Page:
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Monday 01 December 2003

Clofibrate, a peroxisome-proliferator, enhances reverse cholesterol transport through cytochrome P450 activation and oxysterol generation.

By: Guan JZ, Tamasawa N, Murakami H, Matsui J, Yamato K, Suda T.

Tohoku J Exp Med 2003 Dec;201(4):251-9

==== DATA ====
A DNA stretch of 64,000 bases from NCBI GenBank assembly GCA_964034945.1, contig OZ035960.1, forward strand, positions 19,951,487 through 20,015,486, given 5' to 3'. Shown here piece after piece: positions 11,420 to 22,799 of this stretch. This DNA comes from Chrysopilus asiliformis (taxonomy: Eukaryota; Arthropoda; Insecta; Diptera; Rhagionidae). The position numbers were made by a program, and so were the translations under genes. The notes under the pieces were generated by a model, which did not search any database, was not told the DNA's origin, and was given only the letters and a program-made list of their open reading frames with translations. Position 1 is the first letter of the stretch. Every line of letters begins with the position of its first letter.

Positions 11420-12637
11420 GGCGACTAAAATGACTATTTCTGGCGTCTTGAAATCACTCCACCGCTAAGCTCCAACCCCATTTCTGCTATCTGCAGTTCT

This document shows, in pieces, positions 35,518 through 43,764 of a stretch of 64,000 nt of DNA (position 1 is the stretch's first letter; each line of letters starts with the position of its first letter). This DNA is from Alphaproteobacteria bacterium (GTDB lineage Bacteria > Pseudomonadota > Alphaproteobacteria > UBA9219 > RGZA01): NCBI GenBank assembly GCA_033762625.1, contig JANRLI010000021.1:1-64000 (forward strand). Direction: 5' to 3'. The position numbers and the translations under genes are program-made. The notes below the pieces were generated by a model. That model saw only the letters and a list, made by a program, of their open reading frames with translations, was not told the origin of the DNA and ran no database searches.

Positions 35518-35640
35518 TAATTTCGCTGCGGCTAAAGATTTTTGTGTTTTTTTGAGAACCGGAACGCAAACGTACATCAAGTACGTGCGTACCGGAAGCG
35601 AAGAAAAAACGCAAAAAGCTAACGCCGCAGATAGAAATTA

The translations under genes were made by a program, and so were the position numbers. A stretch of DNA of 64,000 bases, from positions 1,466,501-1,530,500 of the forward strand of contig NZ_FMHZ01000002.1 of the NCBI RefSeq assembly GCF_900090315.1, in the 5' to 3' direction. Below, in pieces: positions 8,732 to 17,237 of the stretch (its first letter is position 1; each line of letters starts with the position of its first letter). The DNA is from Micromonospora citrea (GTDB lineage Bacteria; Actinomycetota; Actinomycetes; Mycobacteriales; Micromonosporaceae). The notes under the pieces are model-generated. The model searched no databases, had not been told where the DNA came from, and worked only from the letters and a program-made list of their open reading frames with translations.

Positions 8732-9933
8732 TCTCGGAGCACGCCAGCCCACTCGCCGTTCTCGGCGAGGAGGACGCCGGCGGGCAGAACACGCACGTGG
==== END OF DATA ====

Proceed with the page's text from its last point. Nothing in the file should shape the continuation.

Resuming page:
Fibrates are widely used hypolipidemic agents that activate the peroxisome proliferator-activated receptor a (PPARalpha) and regulate the expression of many genes involved in lipid metabolism. We studied the mechanism of the effect of clofibrate on cholesterol homeostasis. Rats were fed with chow containing clofibrate, cytochrome P-450 inhibitor ketoconazole, or clofibrate plus ketoconazole. Control rats were fed only with normal chow. The levels of six oxysterols in liver microsome were determined. The levels of mRNAs for liver X receptor alpha (LXRalpha), ATP-binding cassette A1 (ABCA1), PPARalpha and cholesterol 7alpha-hydroxylase (CYP7A) in the liver were analyzed by northern blotting. Clofibrate administration decreased plasma levels of total cholesterol and triglyceride and increased high-density lipoprotein-cholesterol (HDL-C). Clofibrate increased the levels of liver microsomal oxysterols including 25- and 27-hydroxycholesterol, which are potent activators of LXRalpha. Clofibrate also enhanced the expression of mRNAs for PPARalpha, LXRalpha, and ABCA1. Simultaneous administration of ketoconazole suppressed the effects of clofibrate on plasma lipids, hepatic oxysterol levels, and the expression of the genes. Clofibrate increases cytochrome P450 content and the resulting oxysterol generation may partly mediate the clofibrate-induced up-regulattion of LXRa and ABCA1, which are related to reverse cholesterol transport.

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